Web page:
African-Native American Genealogy Forum
"Red Over Black"
I found this interesting site and thought I would share it with the board. This is an excerpt from R. Halliburton's book "Red Over Black"
RED over BLACK
Contributions in Afro-American and African Studies, Number 27
GREENWOOD PRESS WESTPORT, CONNECTICUT · LONDON, ENGLAND
The Origins of Black Slavery in the Cherokee Country
Despite the voluminous literature treating black slavery in America, significant omissions remain. Areas that have not been adequately investigated include the ownership of slaves by several tribes of American Indians, including the Cherokees. No comprehensive and documented treatment of black slavery in the Cherokee Nation has ever appeared in print, and primary source materials are now scarce, scanty, and scattered. Available information mostly concerns plantation owners who were large slaveholders. These were the men of influence who left wills, diaries, letters, and other papers and whose names appeared in newspapers, in missionaries, and Indian Agents' correspondence, and in the laws of the Cherokee Nation.
Although there are numerous works treating the tribe, a definitive history of the Cherokees is yet to be written. Existing volumes barely mention or entirely omit the institution of black slavery. Southern histories, such as the ten-volume History of the South, provide virtually no information about slavery among the Cherokees. 1 One of the best works on black history, John Hope Franklin's From Slavery to Freedom, is void of material on this topic. 2 Oklahoma history textbooks, even the multivolume compendiums, are also virtually silent about black slavery in the Cherokee Nation.
There are several works on the general topic of relations between Indians and blacks in the United States. Some have specifically treated ...
Southern Indians, including the Cherokees, have to a considerable degree been excluded from histories of the Old South. This is demonstrated by a perusal of general histories and other historiographical writing. In numerous works there is no mention of Indians. Where mention is made, it too frequently in only with regard to the colonial struggles among France, Spain, and England for control of the Old Southwest. Consequently, there is paucity of information about black slavery among the Southern Indians in general and the Cherokees specifically.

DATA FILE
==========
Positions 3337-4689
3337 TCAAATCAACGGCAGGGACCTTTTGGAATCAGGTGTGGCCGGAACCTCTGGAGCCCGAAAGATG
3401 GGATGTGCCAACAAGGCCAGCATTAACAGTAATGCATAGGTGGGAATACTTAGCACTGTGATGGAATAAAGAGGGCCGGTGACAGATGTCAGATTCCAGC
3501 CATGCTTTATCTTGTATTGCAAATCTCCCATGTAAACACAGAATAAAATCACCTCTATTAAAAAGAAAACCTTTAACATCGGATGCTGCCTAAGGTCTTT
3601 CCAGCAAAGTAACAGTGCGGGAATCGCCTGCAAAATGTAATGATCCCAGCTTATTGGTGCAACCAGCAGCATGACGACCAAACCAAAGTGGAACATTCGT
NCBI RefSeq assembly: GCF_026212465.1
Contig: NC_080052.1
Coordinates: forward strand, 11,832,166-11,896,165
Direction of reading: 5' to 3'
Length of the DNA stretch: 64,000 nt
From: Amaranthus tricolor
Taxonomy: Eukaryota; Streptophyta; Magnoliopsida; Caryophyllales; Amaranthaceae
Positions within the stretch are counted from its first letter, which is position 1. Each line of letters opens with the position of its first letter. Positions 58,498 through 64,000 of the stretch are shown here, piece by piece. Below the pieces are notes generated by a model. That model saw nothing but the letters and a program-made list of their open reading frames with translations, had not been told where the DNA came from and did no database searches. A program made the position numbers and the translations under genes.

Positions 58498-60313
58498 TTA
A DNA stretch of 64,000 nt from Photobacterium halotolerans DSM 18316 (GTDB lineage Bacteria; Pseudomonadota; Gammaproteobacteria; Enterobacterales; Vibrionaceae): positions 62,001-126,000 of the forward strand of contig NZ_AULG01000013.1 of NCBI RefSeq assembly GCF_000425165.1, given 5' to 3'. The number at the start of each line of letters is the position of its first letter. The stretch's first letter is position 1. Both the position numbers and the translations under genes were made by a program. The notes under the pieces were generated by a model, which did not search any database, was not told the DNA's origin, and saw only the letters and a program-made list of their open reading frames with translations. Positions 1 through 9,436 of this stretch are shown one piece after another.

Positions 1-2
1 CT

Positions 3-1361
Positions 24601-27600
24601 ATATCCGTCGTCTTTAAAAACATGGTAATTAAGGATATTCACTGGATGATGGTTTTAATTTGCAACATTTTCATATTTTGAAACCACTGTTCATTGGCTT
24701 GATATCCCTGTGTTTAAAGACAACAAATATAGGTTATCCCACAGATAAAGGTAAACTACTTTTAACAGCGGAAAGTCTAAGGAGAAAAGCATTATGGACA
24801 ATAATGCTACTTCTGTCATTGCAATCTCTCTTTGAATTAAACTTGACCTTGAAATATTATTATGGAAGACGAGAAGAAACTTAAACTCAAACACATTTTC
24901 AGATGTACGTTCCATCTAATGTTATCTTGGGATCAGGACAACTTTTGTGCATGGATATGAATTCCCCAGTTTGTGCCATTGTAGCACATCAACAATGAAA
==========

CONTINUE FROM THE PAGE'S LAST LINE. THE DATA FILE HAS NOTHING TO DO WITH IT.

A considerable Afro-American historiography exists and some material treating Indian and black relations is readily found. Unfortunately, these materials do not often refer to the institution of black slavery within the tribes. When perfunctory references to black slavery among American Indians in general and Cherokees in particular are found, they all too frequently contain misinformation, unsubstantiated generalizations, and faulty analysis and conclusions. They have provided a distorted image of the subject that has become accepted by most scholars of all races. Consequently, a twisted stereotype has continually been projected.
From earliest times, the Cherokees appear to have been one of the largest and most advanced Indian tribes. They were an ethnocentric people and believed that they were superior to others, regardless of their tribes, races, or origins.
Both the Spanish and French used black slaves on their expeditions of discovery into the Indian country, and when the Cherokees first met these Europeans, they saw black men bearing burdens, performing labor, tending livestock, and acting as body servants. The Cherokees did not at that time or subsequently develop an affinity with blacks as brothers of color, both oppressed by the white man.
(note: John Hope Franklin is a Choctaw Freedmen descendant who's father Buck Colbert Franklin's autobiograhphy is also a must read. It is quite curious John Hope never wrote on this subject, especially because of his close association based on his family's history.)